The opening of Audi Field and the addition of Wayne Rooney at the halfway point of the 2018 season propelled DC United into an unlikely playoff appearance after a 11-2-4 run in the second half of the season. With a balanced schedule, a brand new home stadium, and an even more talented squad, the black-and-red have set their eyes on the possibility of winning silverware in 2019.
2018 In Review
In last year’s 2018 season preview for DC United, we generally predicted that it could be a season of two halves, and it was! (It feels good to be right once in a while, doesn’t it?) Up until the grand opening of Audi Field in July, the black-and-red played 13 away games and just 4 home games in the first half of the season. Two of these four home games were at alternate venues in the DMV area. Not surprisingly, DC had a 3-9-5 record and just 14 points at the half-way point of the 2018 season. Read More
D.C. United are one of the hottest teams in Major League Soccer. In one of the most incredible turnarounds in MLS history, D.C. have gone from Eastern Conference cellar dwellers to clinching a playoff spot. You have to go all the way back to August 26th (two months ago!) to find their last loss. What changed between the struggling D.C. United team we saw at the beginning of the season and the confident, playoff bound team they are now? Read More
The game is ice hockey. One team is behind a goal as the seconds wind down. Conventional thinking for the head coach of the losing team is to direct the goalie off the ice while a substitute enters the game. This gives the team a six to five player advantage at one end of the ice, but gives the leading team a much higher chance of adding to their lead. Starting in 2013 NHL teams became more aggressive with this strategy, and a paper released earlier this year proposed that teams should get at least three times as aggressive as they are. The math clearly lines up with the strategy. Read More
Ah, Rivalry Week sponsored by Heineken. Who doesn’t want to ride for this twice annual celebration of American soccer’s most storied rivalries and also some ones that MLS just went and made up? Frankly speaking, rivalry week can kiss m-(Editor’s note: I redacted like a whole paragraph here, you’re welcome. Also, Heineken is gross.) - because Atlanta and Orlando are not a real rivalry just because some marketing executive bought a billboar-(Editor’s note: yeah some more here as well) ight- and even if these ARE the most exciting rivalries in the league why not spread those out so you can have a compelling match every couple of weeks? I don’t know folks. I hate rivalry week. It makes the fans extra ultzy, it sort of cheapens the real rivalries, and all these kids will simply not get off of my lawn. Is it mainly because I never spell Heineken right? Mainly. Yes. Whatever. Read More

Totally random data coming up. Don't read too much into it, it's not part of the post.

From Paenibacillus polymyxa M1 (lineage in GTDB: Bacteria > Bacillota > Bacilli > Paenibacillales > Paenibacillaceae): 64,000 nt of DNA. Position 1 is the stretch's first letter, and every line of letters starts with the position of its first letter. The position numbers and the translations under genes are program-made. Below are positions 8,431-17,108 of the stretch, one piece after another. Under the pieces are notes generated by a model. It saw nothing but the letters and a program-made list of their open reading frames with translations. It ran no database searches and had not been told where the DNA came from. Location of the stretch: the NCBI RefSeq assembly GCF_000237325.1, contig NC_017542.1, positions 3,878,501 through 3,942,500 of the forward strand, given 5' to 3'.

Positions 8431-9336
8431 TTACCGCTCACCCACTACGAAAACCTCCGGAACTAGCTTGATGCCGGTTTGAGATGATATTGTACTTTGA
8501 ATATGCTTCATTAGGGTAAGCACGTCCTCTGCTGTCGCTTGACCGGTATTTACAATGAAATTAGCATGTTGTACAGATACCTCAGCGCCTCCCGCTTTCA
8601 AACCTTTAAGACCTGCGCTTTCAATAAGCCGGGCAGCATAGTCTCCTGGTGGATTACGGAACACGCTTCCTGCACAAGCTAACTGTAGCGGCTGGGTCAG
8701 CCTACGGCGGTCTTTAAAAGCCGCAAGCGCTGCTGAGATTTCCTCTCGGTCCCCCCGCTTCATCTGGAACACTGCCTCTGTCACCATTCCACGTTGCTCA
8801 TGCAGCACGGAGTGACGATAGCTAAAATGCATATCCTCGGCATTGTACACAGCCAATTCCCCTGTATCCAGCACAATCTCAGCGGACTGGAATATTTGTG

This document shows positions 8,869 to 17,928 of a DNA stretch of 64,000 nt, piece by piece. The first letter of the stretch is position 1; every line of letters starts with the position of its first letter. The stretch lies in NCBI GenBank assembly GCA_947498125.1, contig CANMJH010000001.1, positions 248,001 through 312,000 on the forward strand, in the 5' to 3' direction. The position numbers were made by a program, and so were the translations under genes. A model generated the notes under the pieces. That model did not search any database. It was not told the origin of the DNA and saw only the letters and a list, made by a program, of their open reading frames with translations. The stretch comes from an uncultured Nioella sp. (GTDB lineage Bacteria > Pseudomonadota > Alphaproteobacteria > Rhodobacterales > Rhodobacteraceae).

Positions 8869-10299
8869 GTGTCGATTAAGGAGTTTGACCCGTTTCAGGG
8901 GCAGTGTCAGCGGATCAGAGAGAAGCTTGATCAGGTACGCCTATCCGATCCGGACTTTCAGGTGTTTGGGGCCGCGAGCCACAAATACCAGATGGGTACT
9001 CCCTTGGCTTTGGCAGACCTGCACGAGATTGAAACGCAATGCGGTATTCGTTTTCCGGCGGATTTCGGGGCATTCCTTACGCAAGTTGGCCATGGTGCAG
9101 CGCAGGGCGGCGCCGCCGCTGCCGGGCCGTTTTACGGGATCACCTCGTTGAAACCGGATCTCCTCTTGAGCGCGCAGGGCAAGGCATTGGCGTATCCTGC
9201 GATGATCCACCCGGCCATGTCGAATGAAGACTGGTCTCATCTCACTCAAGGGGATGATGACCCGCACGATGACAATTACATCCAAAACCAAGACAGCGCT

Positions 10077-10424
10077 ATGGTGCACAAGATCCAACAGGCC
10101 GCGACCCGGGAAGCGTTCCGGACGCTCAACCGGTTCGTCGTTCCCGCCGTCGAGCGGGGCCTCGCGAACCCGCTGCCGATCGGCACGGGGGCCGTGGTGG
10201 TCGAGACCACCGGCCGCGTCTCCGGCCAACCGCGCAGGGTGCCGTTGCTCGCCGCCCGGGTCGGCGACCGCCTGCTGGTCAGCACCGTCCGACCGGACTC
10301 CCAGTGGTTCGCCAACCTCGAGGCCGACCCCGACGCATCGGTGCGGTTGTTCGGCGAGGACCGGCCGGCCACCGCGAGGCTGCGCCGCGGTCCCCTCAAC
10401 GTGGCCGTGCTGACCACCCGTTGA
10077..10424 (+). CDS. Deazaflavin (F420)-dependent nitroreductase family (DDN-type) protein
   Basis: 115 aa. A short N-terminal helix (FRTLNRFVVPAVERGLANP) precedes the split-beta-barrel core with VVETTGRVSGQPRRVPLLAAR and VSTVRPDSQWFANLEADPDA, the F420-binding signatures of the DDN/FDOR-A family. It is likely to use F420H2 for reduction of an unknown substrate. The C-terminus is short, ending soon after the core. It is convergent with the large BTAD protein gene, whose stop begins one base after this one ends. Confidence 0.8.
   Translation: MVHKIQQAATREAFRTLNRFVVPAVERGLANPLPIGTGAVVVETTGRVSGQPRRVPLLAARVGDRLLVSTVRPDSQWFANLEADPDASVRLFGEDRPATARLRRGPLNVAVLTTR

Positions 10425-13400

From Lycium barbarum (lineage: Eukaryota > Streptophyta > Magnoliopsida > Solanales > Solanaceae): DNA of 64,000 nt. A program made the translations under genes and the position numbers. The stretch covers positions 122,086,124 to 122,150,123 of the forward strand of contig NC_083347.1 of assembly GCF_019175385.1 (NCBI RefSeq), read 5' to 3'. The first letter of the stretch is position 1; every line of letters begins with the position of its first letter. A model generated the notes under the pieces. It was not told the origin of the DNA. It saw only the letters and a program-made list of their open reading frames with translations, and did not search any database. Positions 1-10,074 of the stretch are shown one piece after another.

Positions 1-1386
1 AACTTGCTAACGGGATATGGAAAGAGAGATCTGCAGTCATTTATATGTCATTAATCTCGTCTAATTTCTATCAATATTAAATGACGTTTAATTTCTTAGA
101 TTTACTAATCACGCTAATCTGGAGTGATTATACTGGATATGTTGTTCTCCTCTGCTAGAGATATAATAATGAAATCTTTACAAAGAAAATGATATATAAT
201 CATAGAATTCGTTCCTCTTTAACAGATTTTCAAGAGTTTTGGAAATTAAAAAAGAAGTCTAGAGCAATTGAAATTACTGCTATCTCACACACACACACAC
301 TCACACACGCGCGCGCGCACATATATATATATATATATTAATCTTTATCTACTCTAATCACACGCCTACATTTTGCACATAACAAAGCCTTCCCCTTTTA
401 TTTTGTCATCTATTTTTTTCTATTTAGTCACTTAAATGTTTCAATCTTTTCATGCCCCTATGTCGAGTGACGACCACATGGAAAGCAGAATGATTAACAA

Welcome to Setting the Table, this week featuring a whole lot of Houston vs Chicago. Each week we take some time to focus on the best chance creators in MLS from the last weekend. If you want to see the best chances that were wasted check out Lowered Expectations. Here we focus on chances that ended with the ball in the back of the net.
#5 Nemanja Nikolic to Diego Campos, Chicago Fire, 16th minute, 0.369 expected goals Read More
Passes in sequence: 2
The 2016 season was a story of two very different halves for the black and red. The first half of the season saw DC United struggle mightily to produce goals (and wins), and they were 5-6-6 by the halfway point in the season. Although coach Ben Olsen had most of the same players at his disposal from 2015 and the addition of Argentine playmaker Luciano Acosta on loan from Boca Juniors, the team just could not find their form. United was still largely depending on the flat 4-4-2 of the last two seasons, and Acosta wasn’t able to find his way into the starting lineup amongst Olsen’s veterans from the year prior. DC was the third least productive team in the league in 2015 (averaging only 11 shots per game), and that carried through into the start of 2016. Read More